Two Researchers Awarded Grants to Commemorate Soft Bones 10th Anniversary and Hypophosphatasia Awareness Day

BOONTON, N.J.Oct. 30, 2019 /PRNewswire/ — To commemorate hypophosphatasia awareness day, Soft Bones, Inc., an organization dedicated to providing information, education and support to those affected by hypophosphatasia (HPP), is pleased to award its tenth annual Maher Family Grant to Dana Gaddy, Ph.D., Professor of Veterinary Integrative Biosciences at Texas A&M University to study a sheep model for hypophosphatasia; and Dobrawa Napierala, Ph.D., Associate Professor of Oral Biology at the Center for Craniofacial Regeneration, University of Pittsburgh School of Dental Medicine; to study adolescents and adults with HPP. In commemoration of its tenth anniversary, Soft Bones is awarding two grants for the first time ever.

Dr. Gaddy, in collaboration with her co-investigators Dr. Sarah White and Dr. Larry Suva, will conduct research using their novel findings of muscle structure and ultrastructural defects in sheep with HPP to determine the cause of muscle weakness commonly seen, but poorly understood, in HPP patients.

“I am inspired to effectively accomplish the proposed research aims with support from this Soft Bones grant,” said Dr. Gaddy. “Our goal is to use the sheep model to identify specific targets of altered muscle function that may be amenable to muscle-specific intervention in patients with HPP. These funds further empower us to resolve muscle weakness in all HPP patients, including my granddaughter,” she continued.

The Scientific Advisory Board for Soft Bones considers grant applications and oversees material development to ensure medical accuracy and provide strategic guidance for research grants. The board, comprised of internationally known, multi-disciplinary experts, is chaired by Michael P. Whyte, M.D., Medical-Scientific Director at the Center for Metabolic Bone Disease and Molecular Research, Shriners Hospital for Children and Professor of Medicine, Pediatrics and Genetics at Washington University School of Medicine in St. Louis, MO.

“A significant appeal of Dr. Gaddy’s proposal is that it moves closer toward the HPP patient,” said Dr. Whyte.  “Prior to this, the only animal model was in mice. The sheep model is more ideal for examining bone and dental changes that affect HPP patients and could ultimately lead to therapeutic innovations benefitting patient outcomes,” he added.

The second grant will fund a research project conducted by Dr. Napierala to address the novel role of tissue-nonspecific alkaline phosphatase (TNSALP) in the mineralization process, which is the underlying cause of the majority of skeletal deformities and dental problems in HPP patients.

“My ultimate goal is to understand the molecular bases of human disorders affecting the formation of bone and teeth for the improvement of therapeutic approaches,” said Dr. Napierala. “This grant will allow me to explore the novel, previously unrecognized, function of alkaline phosphatase in bone and tooth cells, as I seek to help identify new treatment approaches that are applicable to various bone and tooth formation diseases.”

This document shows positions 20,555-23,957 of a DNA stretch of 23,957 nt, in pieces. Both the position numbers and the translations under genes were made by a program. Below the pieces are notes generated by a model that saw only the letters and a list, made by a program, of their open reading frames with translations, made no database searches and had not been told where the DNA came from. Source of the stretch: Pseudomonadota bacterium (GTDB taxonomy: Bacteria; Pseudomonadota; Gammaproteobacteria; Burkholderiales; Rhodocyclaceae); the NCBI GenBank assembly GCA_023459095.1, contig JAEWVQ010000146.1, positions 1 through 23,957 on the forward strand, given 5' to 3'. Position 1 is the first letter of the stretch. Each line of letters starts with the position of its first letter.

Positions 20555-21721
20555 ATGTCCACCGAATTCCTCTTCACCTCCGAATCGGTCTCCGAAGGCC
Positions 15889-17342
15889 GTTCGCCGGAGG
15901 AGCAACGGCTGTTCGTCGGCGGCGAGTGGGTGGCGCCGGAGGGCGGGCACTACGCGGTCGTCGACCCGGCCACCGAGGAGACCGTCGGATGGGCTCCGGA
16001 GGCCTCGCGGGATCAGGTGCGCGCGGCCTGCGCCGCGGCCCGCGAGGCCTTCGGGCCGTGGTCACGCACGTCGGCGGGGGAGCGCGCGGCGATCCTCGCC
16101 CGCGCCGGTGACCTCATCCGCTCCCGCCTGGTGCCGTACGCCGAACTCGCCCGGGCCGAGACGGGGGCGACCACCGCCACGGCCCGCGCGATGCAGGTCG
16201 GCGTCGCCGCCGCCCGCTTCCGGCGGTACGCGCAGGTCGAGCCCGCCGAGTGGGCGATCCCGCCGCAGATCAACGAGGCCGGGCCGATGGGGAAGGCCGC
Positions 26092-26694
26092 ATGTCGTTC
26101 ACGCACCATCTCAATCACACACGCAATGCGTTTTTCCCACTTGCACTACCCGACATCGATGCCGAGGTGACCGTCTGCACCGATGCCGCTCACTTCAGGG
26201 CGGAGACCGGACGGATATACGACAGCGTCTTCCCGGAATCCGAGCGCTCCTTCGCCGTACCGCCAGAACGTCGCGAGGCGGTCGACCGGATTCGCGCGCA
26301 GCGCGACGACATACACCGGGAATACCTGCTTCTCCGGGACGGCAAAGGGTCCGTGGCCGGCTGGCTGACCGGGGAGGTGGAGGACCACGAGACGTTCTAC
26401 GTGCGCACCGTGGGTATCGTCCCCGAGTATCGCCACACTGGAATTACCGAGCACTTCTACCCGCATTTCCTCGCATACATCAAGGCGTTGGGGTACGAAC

“Dr. Napierala’s research aims to provide a better understanding of molecular mechanisms underlying genetic mineralization disorders including rickets, osteomalacia and, most importantly for Soft Bones, HPP,” noted Dr. Whyte. “Her research may provide a premise for evaluating TNSALAP as potential treatment for these disorders.”

These are the tenth and eleventh research grants Soft Bones has awarded since its founding. This year the advocacy group celebrates its tenth anniversary of fulfilling its mission to support HPP patients and families. More information about hypophosphatasia and existing research can be found at

Hypophosphatasia is an inherited, ultra-rare, metabolic (chemical) bone disease of broad-ranging severity that causes life-threatening disease in approximately one per 100,000 live births. Depending on the severity of the skeletal disease, symptoms can include deformity of the limbs and chest, pneumonia, and recurrent fractures. While there is currently no cure for hypophosphatasia, treatment is directed towards preventing or correcting the symptoms or complications.

Soft Bones was founded in 2009 to provide information and to establish a forum to educate, empower, and connect patients living with hypophosphatasia, their families, and caregivers. The Foundation also promotes research of rare bone disease through awareness and fundraising efforts. Under the leadership of Deborah Nettune Fowler, Soft Bones has raised awareness around the world, including advocating for the disease to receive the policy recognition and research funding it deserves, by bringing attention to children affected by hypophosphatasia around the globe.


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For more information regarding news from the Department of Animal Science, College of Agriculture and Life Sciences, Texas A&M University, please contact Kaitlyn Arnold at or (979) 845-1542.

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